The Unite the Right anniversary rally will take place at 4:30pm on Sunday, August 12 in Lafayette Park in Washington, D.C. Organizer Jason Kessler is promoting the event as a way to protest the “human rights abuses” he claims took place at the 2017 Unite the Right rally in Charlottesville, Virginia.
Despite his assurances that no “extreme elements” will be involved in the 2018 rally, Kessler has invited leaders from the alt right, as well as other white supremacists, many of whom have said they won’t attend. While the event will almost certainly be smaller than last year’s rally, it will likely attract a significant contingent of counter-protesters, including some antifa – and their interactions with rally attendees could result in violence.
What to expect
This weekend marks the first anniversary of the “Unite the Right” rally in Charlottesville, Virginia, which showed Americans a white supremacist movement that was emboldened and ready to take its hatred and violence to the streets.
The largest public gathering of white supremacists in at least a decade, the event showcased remarkable cohesion among a broad cross-section of the white supremacist movement.
But a lot has changed in the year since Unite the Right, which drew white supremacists from at least 35 states. As we approach the anniversary rally in Washington, D.C., many people are wondering: will we see the same number of people or the displays of hatred violence that stunned the country last year?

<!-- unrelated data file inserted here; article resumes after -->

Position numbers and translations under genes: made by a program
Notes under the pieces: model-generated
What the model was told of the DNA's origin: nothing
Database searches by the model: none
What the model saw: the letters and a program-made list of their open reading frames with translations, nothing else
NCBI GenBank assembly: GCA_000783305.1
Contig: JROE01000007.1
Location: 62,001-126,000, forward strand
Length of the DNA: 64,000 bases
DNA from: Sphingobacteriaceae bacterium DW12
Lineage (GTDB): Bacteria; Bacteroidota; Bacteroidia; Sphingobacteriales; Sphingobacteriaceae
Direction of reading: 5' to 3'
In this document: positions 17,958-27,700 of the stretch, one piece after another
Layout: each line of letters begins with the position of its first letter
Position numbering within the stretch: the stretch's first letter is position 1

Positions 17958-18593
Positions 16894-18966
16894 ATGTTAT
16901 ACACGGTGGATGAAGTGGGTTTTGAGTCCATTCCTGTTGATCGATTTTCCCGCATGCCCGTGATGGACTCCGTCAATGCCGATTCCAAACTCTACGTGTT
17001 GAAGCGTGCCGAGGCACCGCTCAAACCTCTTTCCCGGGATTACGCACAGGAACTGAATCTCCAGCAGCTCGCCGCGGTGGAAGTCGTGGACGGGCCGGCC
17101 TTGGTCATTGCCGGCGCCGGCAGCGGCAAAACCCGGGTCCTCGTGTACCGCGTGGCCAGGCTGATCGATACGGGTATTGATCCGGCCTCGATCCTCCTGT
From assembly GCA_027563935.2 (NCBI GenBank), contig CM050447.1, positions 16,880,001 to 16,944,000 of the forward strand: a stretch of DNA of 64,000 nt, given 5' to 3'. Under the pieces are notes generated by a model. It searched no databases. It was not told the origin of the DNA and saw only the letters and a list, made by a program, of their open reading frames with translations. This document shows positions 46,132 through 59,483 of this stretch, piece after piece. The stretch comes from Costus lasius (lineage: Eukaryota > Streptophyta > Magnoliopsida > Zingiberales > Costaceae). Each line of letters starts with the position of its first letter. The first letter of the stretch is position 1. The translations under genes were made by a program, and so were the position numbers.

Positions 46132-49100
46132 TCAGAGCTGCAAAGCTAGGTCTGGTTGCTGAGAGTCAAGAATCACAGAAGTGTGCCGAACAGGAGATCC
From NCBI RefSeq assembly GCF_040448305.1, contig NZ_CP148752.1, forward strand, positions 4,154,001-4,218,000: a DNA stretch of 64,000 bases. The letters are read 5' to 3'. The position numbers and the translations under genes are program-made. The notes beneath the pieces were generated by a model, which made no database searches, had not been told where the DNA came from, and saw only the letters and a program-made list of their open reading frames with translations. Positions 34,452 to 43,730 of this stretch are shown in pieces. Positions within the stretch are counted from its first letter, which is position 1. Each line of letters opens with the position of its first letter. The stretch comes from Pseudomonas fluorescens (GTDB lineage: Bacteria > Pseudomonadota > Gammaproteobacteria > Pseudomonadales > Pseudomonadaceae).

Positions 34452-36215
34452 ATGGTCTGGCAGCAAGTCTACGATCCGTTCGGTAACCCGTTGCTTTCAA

The short answer is probably not.
Over the past year, the alt-right has experienced significant turmoil amidst the backlash that followed “Unite the Right,” including infighting among leaders and factions, evictions from internet platforms and various arrests and lawsuits. These responses seem to be impacting the willingness of some white supremacists to participate in the anniversary rally.
The movement-wide organizing and promotional efforts that marked the August 2017 event are nowhere to be seen this time around. Rather, the attempts to organize “Unite the Right 2” starkly illustrate the extent of the divisions within the white supremacist movement.
White supremacists of all stripes have questioned the motives for and effectiveness of holding an anniversary event this year. Many who promoted and helped organize last year’s events in Charlottesville have publicly distanced themselves from this year’s event, and its main organizer, Jason Kessler.
Divisions and disagreements
Indeed, Kessler’s reputation has suffered significantly over the past year, thanks largely to his own actions, including rants against his would-be allies. He referred to Richard Spencer as a “sociopathic narcissist,” suggesting that members of the alt-right don’t know how to behave properly, equating the alt right with neo-Nazis and then denouncing neo-Nazis.
He also called a June 30th flash demonstration by the Alabama-based white supremacist group the League of the South a “nothing-burger” and castigated militia groups who apologized to Black Lives Matter activists for what happened at the 2017 Unite the Right event. During his efforts to get a permit for an anniversary rally in Charlottesville, Kessler also apparently revealed personal information about people he had communicated with on social media and the encrypted messaging services Signal and Telegram.